Klein and Alexander are right when they claim that the philosophically motivated reluctance of environmentalists to have children could ultimately cause political setbacks for the movement. The association between fertility rates and voting patterns is clearly going against your expectations. Evidence from recent elections supports the association between increasingly republican areas and high fertility rates relative to the national average: the top eleven states with the highest birth rates are all red [N. do T.: a cor do Partido Republicano — os democratas são os azuis].

According to one study, a random sample of 100 conservative adults will generate 200 children, while 100 adults progressives will only have 97 children. In the 200 decade, there was little or no difference in fertility rates between progressives and conservatives. And much smaller differences in parenting can make a big difference in elections. If about 5% more Democrats had no children in the previous generation, it could have changed the popular vote result in the presidential election of 2020 from Biden to Trump . As children tend to share their parents’ political beliefs, this can skew elections for whichever political group has more children, especially if the election is close. Some progressives are waking up to this a little too late, given the stranglehold that anti-child sentiment has on much of the environmental movement. around global warming and all other issues will be determined by the descendants of people today who don’t give up on having a family — or the future of humanity.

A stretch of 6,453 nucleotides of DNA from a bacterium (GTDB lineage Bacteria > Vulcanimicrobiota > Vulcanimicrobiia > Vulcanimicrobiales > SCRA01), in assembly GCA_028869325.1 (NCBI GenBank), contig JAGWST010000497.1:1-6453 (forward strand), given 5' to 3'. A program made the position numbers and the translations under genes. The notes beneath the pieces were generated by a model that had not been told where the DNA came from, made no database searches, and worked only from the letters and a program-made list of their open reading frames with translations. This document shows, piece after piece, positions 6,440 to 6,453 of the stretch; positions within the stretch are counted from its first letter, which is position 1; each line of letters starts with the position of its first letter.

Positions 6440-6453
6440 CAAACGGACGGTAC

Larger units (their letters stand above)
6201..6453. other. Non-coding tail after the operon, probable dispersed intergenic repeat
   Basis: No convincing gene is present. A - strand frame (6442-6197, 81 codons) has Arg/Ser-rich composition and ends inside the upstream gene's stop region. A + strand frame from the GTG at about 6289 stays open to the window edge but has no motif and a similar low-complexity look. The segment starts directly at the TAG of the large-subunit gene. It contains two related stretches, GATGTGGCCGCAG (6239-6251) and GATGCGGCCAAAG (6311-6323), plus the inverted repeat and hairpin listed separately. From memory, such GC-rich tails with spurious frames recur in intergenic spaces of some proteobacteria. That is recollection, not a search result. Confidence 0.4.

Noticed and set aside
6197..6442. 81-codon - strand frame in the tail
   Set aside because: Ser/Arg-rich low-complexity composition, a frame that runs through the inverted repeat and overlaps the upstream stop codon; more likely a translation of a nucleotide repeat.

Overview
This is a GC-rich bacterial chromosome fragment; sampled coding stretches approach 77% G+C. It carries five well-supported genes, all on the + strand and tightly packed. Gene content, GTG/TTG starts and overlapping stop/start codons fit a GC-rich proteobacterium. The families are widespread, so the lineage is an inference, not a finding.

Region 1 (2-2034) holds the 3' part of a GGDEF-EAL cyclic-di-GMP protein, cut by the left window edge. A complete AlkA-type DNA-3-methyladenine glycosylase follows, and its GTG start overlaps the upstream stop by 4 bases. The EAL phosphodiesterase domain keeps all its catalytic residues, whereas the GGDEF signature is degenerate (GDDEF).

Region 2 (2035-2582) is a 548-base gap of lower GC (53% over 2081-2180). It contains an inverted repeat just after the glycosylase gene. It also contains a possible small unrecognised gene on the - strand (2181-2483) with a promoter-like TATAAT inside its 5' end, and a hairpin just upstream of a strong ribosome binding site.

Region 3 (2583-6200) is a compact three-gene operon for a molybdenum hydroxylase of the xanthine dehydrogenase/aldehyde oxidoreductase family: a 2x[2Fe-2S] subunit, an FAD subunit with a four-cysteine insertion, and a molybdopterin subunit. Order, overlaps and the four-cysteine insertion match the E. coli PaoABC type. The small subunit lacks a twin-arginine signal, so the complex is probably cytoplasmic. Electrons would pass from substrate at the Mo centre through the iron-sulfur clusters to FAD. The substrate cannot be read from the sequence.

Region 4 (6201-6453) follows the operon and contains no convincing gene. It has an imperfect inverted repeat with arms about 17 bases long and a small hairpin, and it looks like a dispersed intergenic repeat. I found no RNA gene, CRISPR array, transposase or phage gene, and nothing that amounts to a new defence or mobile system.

Andrew Follett worked as a space and science reporter for the Daily Caller News Foundation. He has also done research for the Congressional Science, Space and Technology Committee, NASA, the Cato Institute and the Competitive Enterprise Institute. He currently conducts research analysis for a non-profit organization in Washington DC.

© 2022 National Review. Published with permission.

Original in English.